For those suffering from chronic back pain, the possibility of a ruptured disc or a pinched nerve may have crossed their minds; but what about facet disease? Learning more about this degenerative spine condition could not only help diagnose the condition, but also treat it more effectively.
Facet Joint Basics
In order to understand facet disease, a patient must first understand the role of the facet joint. The facet joint is located in the spine and acts as a small connector running along the lower, mid-back and neck section of the spine. The facet joints allow for vertebral stability in movements such as bending forward, back, sideways or twisting. The facet joint’s role is to make sure the vertebrae are well supported so the body may handle all of the bending and twisting it requires without straining or causing any damage.
Causes and Symptoms of Facet Disease
Many things, including age, genetics and injury, can cause degenerative facet disease. This condition appears when the facet joint wears out and inflammation begins due to continuous use or trauma to the joint area.
There is one telltale sign of facet disease: pain when hyper extending or tilting (bending backwards) the lumbar or cervical spine or twisting. Symptoms of facet disease in the neck can also include headaches that radiate up the back of the head. Patients often can find some symptom relief by bending forward.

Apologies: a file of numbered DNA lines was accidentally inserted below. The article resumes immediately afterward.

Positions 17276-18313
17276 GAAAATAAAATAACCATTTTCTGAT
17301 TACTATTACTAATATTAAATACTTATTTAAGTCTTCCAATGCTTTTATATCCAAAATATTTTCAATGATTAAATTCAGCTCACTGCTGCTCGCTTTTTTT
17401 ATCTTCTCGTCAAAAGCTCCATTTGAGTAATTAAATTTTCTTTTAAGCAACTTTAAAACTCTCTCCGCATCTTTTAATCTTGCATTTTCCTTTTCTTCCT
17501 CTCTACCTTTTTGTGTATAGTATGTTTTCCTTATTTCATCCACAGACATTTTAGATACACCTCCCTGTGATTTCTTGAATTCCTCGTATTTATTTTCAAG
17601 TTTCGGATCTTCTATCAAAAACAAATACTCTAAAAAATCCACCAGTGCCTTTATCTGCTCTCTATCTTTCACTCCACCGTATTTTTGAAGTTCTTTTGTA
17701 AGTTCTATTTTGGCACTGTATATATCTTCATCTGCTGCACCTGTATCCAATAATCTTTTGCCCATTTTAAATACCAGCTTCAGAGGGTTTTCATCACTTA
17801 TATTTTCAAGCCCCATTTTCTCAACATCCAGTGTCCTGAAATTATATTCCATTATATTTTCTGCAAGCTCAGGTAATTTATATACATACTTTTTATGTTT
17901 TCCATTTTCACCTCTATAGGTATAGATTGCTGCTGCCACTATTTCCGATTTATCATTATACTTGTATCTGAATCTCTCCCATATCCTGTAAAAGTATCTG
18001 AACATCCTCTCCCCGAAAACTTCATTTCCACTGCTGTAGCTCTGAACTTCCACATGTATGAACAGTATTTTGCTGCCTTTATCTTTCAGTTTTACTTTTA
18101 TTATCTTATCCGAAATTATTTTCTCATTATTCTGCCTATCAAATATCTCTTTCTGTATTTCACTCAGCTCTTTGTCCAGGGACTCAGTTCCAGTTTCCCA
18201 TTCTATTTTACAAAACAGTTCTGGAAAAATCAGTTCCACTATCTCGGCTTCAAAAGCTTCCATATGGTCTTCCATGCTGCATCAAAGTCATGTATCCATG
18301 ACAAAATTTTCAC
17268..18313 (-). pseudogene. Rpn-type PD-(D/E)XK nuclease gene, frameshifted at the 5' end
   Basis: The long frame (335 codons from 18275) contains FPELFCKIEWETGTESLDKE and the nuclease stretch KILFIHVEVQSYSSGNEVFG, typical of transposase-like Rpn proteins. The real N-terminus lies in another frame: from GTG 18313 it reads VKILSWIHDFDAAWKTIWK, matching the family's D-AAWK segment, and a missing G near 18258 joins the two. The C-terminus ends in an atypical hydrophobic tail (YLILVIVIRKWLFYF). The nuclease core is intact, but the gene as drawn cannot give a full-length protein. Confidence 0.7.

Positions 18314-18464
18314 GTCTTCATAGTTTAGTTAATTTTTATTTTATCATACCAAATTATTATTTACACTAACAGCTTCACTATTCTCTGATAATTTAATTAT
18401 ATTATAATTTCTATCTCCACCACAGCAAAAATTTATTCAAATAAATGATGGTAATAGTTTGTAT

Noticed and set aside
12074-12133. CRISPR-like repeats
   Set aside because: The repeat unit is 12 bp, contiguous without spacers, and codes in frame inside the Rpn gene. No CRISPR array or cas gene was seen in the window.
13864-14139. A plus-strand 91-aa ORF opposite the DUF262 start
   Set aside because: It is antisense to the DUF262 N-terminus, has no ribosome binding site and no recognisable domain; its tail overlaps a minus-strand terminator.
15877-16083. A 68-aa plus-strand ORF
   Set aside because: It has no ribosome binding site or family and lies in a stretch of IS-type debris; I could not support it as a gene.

Treating Facet Disease
Degenerative facet disease treatment focuses on the reduction of arthritic symptoms, including pain and inflammation. Non-surgical options include regular exercise to strengthen the spine and surrounding muscles to alleviate strain; use of anti-inflammatory medications and pain relievers; cold/heat therapy; chiropractic care; pain management injections and small procedures such as radio frequency ablation.
While uncommon, there are cases severe enough to require surgical measures. In these cases, spine stabilization surgery is performed in order to prevent further degeneration of the adjoining disc, a common progression with facet disease. This surgery will also prevent the eventual debilitating changes that could hinder the patient’s ability to engage in an active lifestyle. There are also a variety of minimally invasive surgical options for degenerative facet disease treatment. These options can be explored with the help of highly qualified, fellowship-trained professionals.